Marquette General Health System's 2013 Noquemanon Ski Marathon was the biggest marathon in its history. It attracted skiers and tourists from all over the United States, many of which come back each year. TV6's Dustin Bonk takes an in-depth look at the racers and volunteers of the ski marathon in part one of his series "Dustination: Noque."
Fifteen-hundred-ninety-five (1,595) skiers competed in this year's ski marathon, the most in the marathon's 15 years and more than double that of the inaugural race, according to the Noquemanon Trail Network.
More than three quarters of the skiers are from outside the U.P. John Wilkinson is a Northern Michigan University graduate who now lives in Aspen, Colorado. He says the Noque is worth the trip. He competed in the 50K Classic.
"This is a unique trail system and this has got a reputation of being a very unique ski marathon," said Wilkinson.
In Aspen, Wilkinson says he is used to seeing the X Games, but that they can't compare to an event like the Noque.
"You got a million dollars worth of snowmaking to build up these jumps that takes these guys a minute and a half to get down, and meanwhile tomorrow during the race, it's going to take us four hours to go out for our little pleasure romp in the northern woods," Wilkinson said.
For Wilkinson, it's also a family experience. By coming to Marquette, he's able to race with his daughter. Lindsey. who is a current NMU student. Many others echoed that it's family that makes the Noque so special.
"It's not just the race. It's also with friends, family, and people that are important to me," said skier Bob DeVoe from Arden Hills, MN. He competed in the 24K Classic.
Cindy Noble is one of more than 500 volunteers. She didn't compete, but she makes sure she brings her whole family along for the ride.
"I think it's a good experience for them, my sons, to learn to volunteer and get out in the community and help a bit and bring events like this that are so great to our community," said Noble. She has been volunteering for the Noque for the last three years.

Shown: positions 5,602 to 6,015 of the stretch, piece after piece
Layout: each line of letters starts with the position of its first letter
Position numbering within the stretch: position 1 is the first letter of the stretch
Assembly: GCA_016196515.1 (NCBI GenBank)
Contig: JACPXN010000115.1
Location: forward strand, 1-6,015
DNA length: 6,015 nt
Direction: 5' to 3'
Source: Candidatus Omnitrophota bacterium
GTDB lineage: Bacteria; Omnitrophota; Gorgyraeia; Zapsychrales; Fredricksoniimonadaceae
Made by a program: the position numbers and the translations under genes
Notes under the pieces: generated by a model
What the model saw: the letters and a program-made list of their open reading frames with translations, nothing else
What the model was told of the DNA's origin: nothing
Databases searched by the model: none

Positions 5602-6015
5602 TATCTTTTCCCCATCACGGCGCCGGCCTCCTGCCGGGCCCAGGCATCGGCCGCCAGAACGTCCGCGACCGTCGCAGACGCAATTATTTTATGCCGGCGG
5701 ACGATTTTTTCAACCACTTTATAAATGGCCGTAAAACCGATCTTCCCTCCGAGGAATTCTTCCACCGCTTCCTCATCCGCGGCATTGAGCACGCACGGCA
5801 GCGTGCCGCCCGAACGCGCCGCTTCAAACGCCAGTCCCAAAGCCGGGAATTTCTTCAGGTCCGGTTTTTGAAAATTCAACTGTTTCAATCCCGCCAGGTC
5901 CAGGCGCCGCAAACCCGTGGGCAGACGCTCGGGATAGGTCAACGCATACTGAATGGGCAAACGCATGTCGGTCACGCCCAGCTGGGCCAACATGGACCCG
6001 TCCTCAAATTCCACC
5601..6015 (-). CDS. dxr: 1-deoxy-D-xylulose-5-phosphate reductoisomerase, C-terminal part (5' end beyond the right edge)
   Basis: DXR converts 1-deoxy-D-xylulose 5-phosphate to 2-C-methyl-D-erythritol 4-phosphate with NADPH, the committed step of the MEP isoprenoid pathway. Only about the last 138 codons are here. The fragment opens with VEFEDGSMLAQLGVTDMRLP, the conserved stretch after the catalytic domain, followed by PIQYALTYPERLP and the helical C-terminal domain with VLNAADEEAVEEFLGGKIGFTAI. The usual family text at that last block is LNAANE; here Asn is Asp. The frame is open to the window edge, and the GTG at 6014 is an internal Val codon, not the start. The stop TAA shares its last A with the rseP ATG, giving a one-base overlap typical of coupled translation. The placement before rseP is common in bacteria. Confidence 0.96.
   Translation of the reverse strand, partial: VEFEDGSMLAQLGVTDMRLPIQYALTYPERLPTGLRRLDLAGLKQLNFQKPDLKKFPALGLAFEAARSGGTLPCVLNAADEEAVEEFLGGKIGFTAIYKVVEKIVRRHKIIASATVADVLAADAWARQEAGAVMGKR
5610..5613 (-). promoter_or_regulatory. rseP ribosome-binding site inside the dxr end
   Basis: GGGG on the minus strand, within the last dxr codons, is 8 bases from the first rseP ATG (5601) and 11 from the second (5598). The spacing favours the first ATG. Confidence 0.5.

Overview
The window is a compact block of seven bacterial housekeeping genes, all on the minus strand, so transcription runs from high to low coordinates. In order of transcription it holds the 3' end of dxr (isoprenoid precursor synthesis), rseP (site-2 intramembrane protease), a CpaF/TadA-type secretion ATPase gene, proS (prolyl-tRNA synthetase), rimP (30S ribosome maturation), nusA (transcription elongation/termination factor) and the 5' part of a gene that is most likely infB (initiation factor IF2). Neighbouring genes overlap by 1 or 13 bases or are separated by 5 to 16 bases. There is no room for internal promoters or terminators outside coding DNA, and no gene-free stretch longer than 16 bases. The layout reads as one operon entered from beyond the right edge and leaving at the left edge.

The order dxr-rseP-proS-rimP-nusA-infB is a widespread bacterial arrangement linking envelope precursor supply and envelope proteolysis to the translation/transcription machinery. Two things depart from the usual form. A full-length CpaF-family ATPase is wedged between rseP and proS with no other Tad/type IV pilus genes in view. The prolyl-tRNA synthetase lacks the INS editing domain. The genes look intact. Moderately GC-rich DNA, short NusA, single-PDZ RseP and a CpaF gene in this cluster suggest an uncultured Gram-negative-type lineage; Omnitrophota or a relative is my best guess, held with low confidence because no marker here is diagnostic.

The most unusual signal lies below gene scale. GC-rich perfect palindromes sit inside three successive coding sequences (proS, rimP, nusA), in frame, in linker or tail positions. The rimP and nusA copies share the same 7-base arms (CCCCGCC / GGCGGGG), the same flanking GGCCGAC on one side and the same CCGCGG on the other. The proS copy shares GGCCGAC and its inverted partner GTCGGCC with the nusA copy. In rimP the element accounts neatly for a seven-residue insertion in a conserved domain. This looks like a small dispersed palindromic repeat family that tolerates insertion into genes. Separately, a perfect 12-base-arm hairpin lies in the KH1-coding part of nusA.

The 2013 race was another huge success, but it wasn't easy. Snow was scarce leading into January for much of the U.S., so much so that the SISU Ski Fest in Ironwood and the Seeley Hills Classic in Wisconsin were canceled in January. Thanks to some last minute snow and some hard working volunteers, the Noque trails were good to go.
"We've got great snow, consistent snow, that the other parts of the Midwest do not have, so I think we've got a niche in the fact that we've got the right weather," said Jon Mommaerts, Race Director.
Even with fresh snowfall, the NTN had to truck in about 30 loads of snow to secure the finish line at the Superior Dome, something Mommaerts says is very important.
"What people want is an experience. They want something unique. They want to feel that sense of accomplishment that you skied all the way from Ishpeming to Marquette," Mommaerts said.
Well, whether you're looking for that experience or just a day with your daughter, the Noquemanon is likely to keep growing each year.
"I want to get my wife and my son out here so we can see our whole family come out here for the Noque weekend," Wilkinson said.
In part two of the "Dustination: Noque" series, Dustin Bonk takes a closer look on the wide reach of the Noque and its impact on local tourism.